Tuesday, January 18, 2011



The robot didn’t know where he was, only that he was falling.
He was falling and he couldn’t stop it. Darkness whizzed past him. Darkness everywhere, even underneath him. He didn’t understand why he was falling or why he felt like he was falling, only that he was, and he couldn’t do anything to stop it.
He stopped.
It was bright again and he could see.
See in front of him, see behind him, see before him.
He was unscathed.
“What is this place?” he wondered aloud. His eyes whirred.
He remembered the Scientist, Dr. Scabborth, he made him. He made a robot and the robot could not remember his own name.
He saw something shiny on the ground. He picked it up and put it in his pocket. Next to the shiny thing, were three letters written on the sidewalk: MME. That must be my name, he told himself.
He decided to go into the building. It was a very old building and a sign was on it, it said: Dr. Jean Crawford. He opened the door and went inside. A light breeze followed him in. It was spring and it was nice and the sun shone like a giant diamond in the great, wide, open space.
A man seated behind the desk. He had a broad, sloping forehead like the valley; his hair was red as wine, and like the river. The river was cold, and spring was cold also.
“You think you’re a wizard, correct?” the old doctor asked. His face was hardened with lines, and his eyes were velvet. He wrinkled his forehead. His eyes were piercing blue. He had a mustache.
“I think so,” he said, his forehead wrinkled even further.
“You think so? Or, you know so?”
“I think so,” he insisted firmly, “and I know so.” He shook his head. His eyes were frightened; he didn’t know why he had come to this place, of all things. He remembered wanting to run, wanting to get away, far away from everything. He wanted to just go.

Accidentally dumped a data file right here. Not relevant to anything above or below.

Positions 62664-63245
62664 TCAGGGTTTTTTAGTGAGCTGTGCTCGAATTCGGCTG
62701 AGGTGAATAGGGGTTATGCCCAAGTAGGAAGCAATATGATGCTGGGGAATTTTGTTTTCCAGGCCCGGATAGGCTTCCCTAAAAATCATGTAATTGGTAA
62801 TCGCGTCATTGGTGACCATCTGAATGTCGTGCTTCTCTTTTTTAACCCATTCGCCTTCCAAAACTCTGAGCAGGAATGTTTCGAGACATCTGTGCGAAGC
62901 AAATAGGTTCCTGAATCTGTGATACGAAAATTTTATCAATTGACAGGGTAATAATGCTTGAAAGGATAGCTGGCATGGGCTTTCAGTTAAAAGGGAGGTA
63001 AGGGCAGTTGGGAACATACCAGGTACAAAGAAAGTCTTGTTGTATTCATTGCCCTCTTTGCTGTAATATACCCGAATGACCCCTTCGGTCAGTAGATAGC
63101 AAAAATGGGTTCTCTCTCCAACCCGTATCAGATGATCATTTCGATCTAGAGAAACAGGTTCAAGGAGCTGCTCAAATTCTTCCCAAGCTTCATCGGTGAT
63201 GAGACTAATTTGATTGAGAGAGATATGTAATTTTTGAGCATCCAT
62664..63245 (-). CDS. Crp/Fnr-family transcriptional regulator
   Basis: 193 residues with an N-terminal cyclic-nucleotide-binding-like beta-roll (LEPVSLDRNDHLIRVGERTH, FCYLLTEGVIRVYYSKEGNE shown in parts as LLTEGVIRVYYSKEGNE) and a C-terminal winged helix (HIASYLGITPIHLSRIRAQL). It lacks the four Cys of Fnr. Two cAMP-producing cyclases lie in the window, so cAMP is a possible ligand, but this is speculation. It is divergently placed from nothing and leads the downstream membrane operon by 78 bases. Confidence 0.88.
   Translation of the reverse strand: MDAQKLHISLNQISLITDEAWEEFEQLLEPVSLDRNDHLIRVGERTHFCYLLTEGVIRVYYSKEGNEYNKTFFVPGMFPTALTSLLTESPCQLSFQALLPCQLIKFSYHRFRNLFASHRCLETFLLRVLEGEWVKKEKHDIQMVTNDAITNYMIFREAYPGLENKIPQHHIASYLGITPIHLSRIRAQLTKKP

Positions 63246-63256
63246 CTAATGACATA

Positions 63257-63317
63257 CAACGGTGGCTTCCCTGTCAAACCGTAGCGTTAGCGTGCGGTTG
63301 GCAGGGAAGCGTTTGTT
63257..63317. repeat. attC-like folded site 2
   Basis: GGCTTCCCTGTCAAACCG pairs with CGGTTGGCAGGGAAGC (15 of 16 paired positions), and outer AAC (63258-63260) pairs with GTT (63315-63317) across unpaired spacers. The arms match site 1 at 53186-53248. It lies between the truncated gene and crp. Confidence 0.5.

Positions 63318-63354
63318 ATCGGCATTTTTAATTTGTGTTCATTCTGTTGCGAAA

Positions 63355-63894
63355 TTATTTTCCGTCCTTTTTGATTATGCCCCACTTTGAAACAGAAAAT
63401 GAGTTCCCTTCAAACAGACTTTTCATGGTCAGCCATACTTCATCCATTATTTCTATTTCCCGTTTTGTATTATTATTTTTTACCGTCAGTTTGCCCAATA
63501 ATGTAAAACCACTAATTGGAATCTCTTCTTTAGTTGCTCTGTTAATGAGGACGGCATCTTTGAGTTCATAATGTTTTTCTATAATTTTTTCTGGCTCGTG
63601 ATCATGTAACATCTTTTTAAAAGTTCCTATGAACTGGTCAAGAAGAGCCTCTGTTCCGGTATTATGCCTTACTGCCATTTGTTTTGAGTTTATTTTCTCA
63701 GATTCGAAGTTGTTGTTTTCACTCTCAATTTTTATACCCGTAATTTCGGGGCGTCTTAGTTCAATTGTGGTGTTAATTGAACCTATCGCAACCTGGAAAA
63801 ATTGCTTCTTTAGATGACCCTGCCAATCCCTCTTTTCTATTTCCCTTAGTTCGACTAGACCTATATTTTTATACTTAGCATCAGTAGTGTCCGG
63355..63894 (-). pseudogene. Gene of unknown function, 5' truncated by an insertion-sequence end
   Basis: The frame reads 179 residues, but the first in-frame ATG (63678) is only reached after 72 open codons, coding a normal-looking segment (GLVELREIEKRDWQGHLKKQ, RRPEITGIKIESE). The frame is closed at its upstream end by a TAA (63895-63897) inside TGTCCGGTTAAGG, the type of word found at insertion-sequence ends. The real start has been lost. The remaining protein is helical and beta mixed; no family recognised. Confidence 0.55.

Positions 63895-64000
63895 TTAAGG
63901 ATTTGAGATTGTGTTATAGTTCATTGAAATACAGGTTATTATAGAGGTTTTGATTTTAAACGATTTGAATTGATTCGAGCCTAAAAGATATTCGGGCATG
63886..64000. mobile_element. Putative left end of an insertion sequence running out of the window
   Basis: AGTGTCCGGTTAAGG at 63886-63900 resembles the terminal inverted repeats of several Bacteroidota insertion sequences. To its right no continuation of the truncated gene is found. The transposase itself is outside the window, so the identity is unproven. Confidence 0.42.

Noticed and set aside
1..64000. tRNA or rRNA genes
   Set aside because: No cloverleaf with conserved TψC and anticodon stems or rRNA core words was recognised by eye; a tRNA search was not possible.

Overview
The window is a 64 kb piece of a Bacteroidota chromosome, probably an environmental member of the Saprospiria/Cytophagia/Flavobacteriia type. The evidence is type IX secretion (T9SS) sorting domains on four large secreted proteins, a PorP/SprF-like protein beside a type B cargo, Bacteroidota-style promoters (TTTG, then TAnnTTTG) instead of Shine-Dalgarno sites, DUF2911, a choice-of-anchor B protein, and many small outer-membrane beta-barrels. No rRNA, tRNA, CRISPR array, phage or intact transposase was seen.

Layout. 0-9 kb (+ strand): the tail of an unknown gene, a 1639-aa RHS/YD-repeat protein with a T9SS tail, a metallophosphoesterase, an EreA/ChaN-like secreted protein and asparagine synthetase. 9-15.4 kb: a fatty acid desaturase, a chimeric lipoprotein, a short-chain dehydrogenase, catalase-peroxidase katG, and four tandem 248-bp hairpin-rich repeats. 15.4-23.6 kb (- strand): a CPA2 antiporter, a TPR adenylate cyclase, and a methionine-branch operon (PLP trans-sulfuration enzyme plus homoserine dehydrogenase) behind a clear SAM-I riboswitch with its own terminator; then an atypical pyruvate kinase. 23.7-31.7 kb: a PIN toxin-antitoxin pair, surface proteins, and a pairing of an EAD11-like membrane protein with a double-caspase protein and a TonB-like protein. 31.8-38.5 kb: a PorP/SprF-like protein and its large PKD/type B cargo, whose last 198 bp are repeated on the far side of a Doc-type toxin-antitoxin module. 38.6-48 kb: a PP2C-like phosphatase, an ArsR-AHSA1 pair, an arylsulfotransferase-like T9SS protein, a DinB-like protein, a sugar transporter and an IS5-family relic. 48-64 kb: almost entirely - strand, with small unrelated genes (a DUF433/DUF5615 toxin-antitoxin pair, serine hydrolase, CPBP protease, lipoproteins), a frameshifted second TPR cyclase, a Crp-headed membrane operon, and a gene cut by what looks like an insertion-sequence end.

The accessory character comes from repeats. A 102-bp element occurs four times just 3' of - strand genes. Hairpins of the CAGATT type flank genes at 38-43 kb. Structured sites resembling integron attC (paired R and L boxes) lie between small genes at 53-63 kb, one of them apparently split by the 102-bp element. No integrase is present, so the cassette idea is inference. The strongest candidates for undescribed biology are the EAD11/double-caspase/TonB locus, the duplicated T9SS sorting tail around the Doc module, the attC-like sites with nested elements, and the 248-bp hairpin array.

“I am a wizard.”
“You think you are a wizard.”
“What kind of wizard do you think you are?” he asked. He leaned forward in his seat. He tapped his fingers on the desk.
“I think I am…a good wizard.” He smiled. His eyes smiled in his face; everything about him smiled. He didn’t understand what was going on, only he was talking to a nice man at a desk.
“What do you remember about your old life?” he queried.
The psychologist was a nice man. Some women said he was good-looking. Other women thought he was a chimp, a man of mean demeanor.
The wizard looked out the window as the last light fell into the room, and it grew very dark. The psychologist rose to his feet. At last, he said, “I think a storm’s coming.”
For many years, the psychologist grilled the wizard. He had become very interested in what he had to say. He became very interested in what the man did. He checked at the local hospital and there was no birthday for him. He called himself MME, and that was all. He insisted his parents named him MME. Their last name was Sidways, or something like that. He thought it was a very unusual last name for a man to have. He had seen more unusual last names, like, Colcitcher, Ashwake, Merlin. The names rolled off his tongue, as he went through them in his mind, one by one.
Everything about his story spoke of treason, and he was very disturbed.
“I think you ought to get your head checked,” the psychologist said one day. “I think you ought to get your head checked, and go away from me.” He smiled at the man, expecting him to comply. Instead, he closed his eyes and nodded off. The man, MME, had fallen asleep.
The psychologist could not rouse him for anything. He could literally hear the man’s heart ticking in his chest, and knew he was alive. He ate lunch. He made a few phone calls. At five, he shook his shoulder and could not wake him. His eyes were slightly open.
“Well,” he replied. “I don’t know how you get away with it, but I envy you.”
He smiled, tipped his hat, and left the office.
The door swung softly shut behind him. It hardly made any noise at all.
* * *

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